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Warding off bully cat

post #1 of 14
Thread Starter 
Over the past few weeks,a new cat has arrived on the scene at my house and has been hanging around all hours of the night/early morning,howling,crying and generally making some godawful sounds.It's not injured and looks in pretty good shape.I suspect it's male by the look of it.It's the beginning of spring here in Sydney Australia,so it's not in season.It is now acting aggressively toward my little female cat,Asia,scratching and bullying her,then staring at her through the glass doors at the front of our house.I would like to know if anyone has a simple strategy for keeping it away from our premises and our cat.
post #2 of 14
Welcome to TCS!

I'll move this to Strays and Ferals for you so the others can see

Have you asked around to see if he belongs to anyone
post #3 of 14
Is there a chance he does has a home? Ie not feral but domestic astray?
Is so, hung him up as "found" in all neighborhood, say up to 15 kilometres (10 miles) around. Food shops f.ex.

If he feral or you dont worry too much about him - it is spring now in Australia and no danger for him!

Shout meanly! (do train at home). Cast water at him - especially if you see him bully your cat. Growl! (growls are stronger threat than hissing!). Chase him away!
It is surely not any fun for you to be nasty against a animal, but you must be unpleasant for him - so his new territory will feel like a nasty place for him...

*sad smile*

Edit. Ps. Of course, if you do have a active shelter in your town you may contact them and tell. They can perhaps come and trap/fetch the cat... - Or, at the least, perhaps give you a suitable advice.
post #4 of 14
I heard about cats in Australia they have hunts where they shoot as many cats as they can because they kill endangered wildlife and birds. Mabye thats not in your area? I would get him neutered so no more cats will be born.
post #5 of 14
Quote:
Originally Posted by crjh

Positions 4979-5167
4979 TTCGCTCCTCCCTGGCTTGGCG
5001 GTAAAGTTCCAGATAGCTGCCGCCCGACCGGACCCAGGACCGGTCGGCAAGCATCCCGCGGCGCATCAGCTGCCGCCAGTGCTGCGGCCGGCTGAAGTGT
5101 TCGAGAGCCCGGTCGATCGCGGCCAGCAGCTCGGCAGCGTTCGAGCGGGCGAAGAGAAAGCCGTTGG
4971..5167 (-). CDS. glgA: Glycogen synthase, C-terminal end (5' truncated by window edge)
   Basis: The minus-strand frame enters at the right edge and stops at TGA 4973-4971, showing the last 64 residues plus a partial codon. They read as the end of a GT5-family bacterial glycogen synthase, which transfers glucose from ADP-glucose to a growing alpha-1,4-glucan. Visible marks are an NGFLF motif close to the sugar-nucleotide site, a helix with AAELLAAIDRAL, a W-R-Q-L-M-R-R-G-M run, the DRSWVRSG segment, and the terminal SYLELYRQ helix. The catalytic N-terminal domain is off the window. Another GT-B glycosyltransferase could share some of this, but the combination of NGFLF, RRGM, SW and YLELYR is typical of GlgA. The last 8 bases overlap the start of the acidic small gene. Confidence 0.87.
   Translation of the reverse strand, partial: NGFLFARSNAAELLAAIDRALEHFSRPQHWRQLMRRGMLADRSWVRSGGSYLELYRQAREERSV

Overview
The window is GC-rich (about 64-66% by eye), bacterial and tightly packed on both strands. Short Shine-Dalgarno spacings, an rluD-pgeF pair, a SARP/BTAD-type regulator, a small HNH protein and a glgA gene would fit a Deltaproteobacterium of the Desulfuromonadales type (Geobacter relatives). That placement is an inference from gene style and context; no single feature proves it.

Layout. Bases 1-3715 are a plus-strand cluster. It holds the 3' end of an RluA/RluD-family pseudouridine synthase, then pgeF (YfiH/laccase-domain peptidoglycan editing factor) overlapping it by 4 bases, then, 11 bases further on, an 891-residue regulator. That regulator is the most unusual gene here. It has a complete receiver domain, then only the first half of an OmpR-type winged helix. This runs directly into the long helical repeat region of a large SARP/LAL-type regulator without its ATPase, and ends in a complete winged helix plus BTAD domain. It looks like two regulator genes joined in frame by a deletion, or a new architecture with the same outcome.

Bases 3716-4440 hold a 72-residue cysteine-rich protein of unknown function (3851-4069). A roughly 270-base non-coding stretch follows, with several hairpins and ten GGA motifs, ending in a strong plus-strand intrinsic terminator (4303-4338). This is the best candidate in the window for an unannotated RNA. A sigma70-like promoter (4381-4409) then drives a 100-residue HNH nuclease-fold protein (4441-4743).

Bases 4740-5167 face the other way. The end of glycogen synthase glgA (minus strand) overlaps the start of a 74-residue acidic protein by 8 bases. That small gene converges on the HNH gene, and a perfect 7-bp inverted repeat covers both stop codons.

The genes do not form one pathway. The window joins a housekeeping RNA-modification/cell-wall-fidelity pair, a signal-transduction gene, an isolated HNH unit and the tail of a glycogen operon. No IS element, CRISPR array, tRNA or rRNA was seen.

Over the past few weeks,a new cat has arrived on the scene at my house and has been hanging around all hours of the night/early morning,howling,crying and generally making some godawful sounds.It's not injured and looks in pretty good shape.I suspect it's male by the look of it.It's the beginning of spring here in Sydney Australia,so it's not in season.It is now acting aggressively toward my little female cat,Asia,scratching and bullying her,then staring at her through the glass doors at the front of our house.I would like to know if anyone has a simple strategy for keeping it away from our premises and our cat.
He probably isn't neutered which would account for at least some of his behaviors. And believe me, it doesn't have to be "in season" in order for cats to start trying to find another cat to "get it on" with. When the weather starts warming up..the intact males do tend to roam looking for intact females to inpregnant. I do hope you girl is spayed.

If you know he isn't owned, my recommendation would be to have him trapped and take him to the vet to be neutered.

Katie
post #6 of 14
Yes, thinking again I agree. Do neuter him if possible. It will be a welldoing for him and all others. And more easy for him to perhaps find a home...

There are costs, but perhaps you can get help from a shelter. Or some veterinary does it cheap on stray cats...
post #7 of 14
Hiyas crjh,
As a fellow Sydneyite heres what you can do......
1 Spray citronela around your yard this generally stops cats as they dont like the smell